Storm Lorenzo has gate-crashed…

Starring as a hurricane in the Caribbean, Storm Lorenzo has arrived on Irish coasts even though he was not invited! Following the same trajectory as Storm Ophelia two years ago, he has swept its way across the north Atlantic hitting the Azores on Wednesday. Moving slowly north east, it had been downgraded to an extra-tropical storm upon arrival to Ireland’s shores early this morning.

Winds picked up during Wednesday night; status orange warning has been issued for the western and south-western counties. Our emergency services are on stand-by. The country braces itself for yet another storm. The last number of years has observed an increase in the frequency and intensity of extreme weather conditions worldwide. Ireland has not escaped…

As I settle myself cosily, I watch the waves surge upon the rocks and the shoreline below. The frothy splashes remind me of a cappuccino; it’s time for coffee. I switch on the espresso machine… mmm the smell of coffee brewing pulls me away from the window. Coffee in hand I settle down to writing.

There are, no doubt, many of you who have experienced tough weather conditions. However, here in Ireland we have never been used to extreme conditions; summers never too hot, winters never too cold. Yes, plenty of rain and mist in winter, but, generally we’ve been accustomed to a predominantly mild, stable climate. Due to global climate change the Atlantic is warming up; such hurricanes that previously headed into the Caribbean and eastern coastlines of the United States are now finding their way to the east of the Atlantic towards Europe. This change in trajectory is said to become a more common occurrence.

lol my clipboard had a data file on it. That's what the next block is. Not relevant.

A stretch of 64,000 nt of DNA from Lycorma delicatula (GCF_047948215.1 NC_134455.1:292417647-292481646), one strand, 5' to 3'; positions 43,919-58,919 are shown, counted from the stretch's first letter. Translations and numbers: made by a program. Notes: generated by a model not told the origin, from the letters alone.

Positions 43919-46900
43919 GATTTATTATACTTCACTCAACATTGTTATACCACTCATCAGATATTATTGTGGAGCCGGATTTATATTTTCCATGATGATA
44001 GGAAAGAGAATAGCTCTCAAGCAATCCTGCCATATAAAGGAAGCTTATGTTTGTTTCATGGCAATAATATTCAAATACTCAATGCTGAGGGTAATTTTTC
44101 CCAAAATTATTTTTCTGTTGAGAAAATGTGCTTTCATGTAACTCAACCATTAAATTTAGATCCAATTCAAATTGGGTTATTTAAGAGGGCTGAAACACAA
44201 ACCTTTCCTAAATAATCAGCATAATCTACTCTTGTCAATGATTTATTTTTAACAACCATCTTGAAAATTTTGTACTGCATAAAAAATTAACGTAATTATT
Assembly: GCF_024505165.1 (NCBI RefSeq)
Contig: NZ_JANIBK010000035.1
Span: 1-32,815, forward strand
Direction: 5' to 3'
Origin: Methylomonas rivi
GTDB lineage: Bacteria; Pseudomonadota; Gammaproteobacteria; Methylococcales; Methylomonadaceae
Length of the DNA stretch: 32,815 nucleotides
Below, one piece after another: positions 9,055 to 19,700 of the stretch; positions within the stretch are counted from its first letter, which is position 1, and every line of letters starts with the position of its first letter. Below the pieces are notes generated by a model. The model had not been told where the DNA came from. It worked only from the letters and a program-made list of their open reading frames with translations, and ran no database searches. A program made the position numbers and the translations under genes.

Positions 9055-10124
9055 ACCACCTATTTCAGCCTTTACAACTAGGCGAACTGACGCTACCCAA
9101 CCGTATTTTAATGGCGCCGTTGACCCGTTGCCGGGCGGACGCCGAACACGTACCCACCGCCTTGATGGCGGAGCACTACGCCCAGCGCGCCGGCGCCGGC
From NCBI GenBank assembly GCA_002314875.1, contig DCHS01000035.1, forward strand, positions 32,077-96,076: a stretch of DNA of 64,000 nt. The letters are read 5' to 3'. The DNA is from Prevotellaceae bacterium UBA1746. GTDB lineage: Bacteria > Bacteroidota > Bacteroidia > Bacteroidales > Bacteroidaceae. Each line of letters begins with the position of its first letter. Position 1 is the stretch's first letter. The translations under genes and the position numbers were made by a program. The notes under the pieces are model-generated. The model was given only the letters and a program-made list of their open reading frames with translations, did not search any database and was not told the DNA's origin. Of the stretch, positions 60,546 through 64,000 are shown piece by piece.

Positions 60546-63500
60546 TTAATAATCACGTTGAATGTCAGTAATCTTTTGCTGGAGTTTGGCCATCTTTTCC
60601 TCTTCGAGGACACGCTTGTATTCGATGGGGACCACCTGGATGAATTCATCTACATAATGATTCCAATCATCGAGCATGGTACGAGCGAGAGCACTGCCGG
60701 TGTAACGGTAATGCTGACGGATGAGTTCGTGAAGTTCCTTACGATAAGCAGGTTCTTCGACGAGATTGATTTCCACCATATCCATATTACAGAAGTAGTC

The last few years, perhaps even seven or eight, there has been a change. Of course, we’ve had the odd storm but they were far from being frequent. My husband has spent the past few Festive Seasons in France with his immediate family and I have spent it with mine. Each time, prior to going away, winds and rain would intensify “will the flight be delayed?” or “will the flight actually take-off?” I’d leave my husband at the airport, somewhat reluctantly, and head-off on my two-hour drive to my parents’. The winds were so strong that they would shake the car and rain so heavy that I’d have to use the windscreen wipers at the fastest speed position. I could feel the car being moved by the wind. It was always a sigh of relief to arrive at my destination; and once I heard from my husband, well, I could relax!

It’s supposed to get worse tonight; I do hope we don’t have a power outage! Last storm there were parts of the country, including where we live, without electricity for over a week due to fallen trees. À suivre…

Sorry I’m late with this post; wanted to post it last Thursday evening! Something unexpected came up and had to go… hope you enjoy reading it even if a little late! Thanks. P.S. The north-western part of the country was the most affected; they experienced gale-force winds and a lot of rain and many places got flooded. At least yesterday and today are dry with sunny spells.

Ireland’s Misty Shores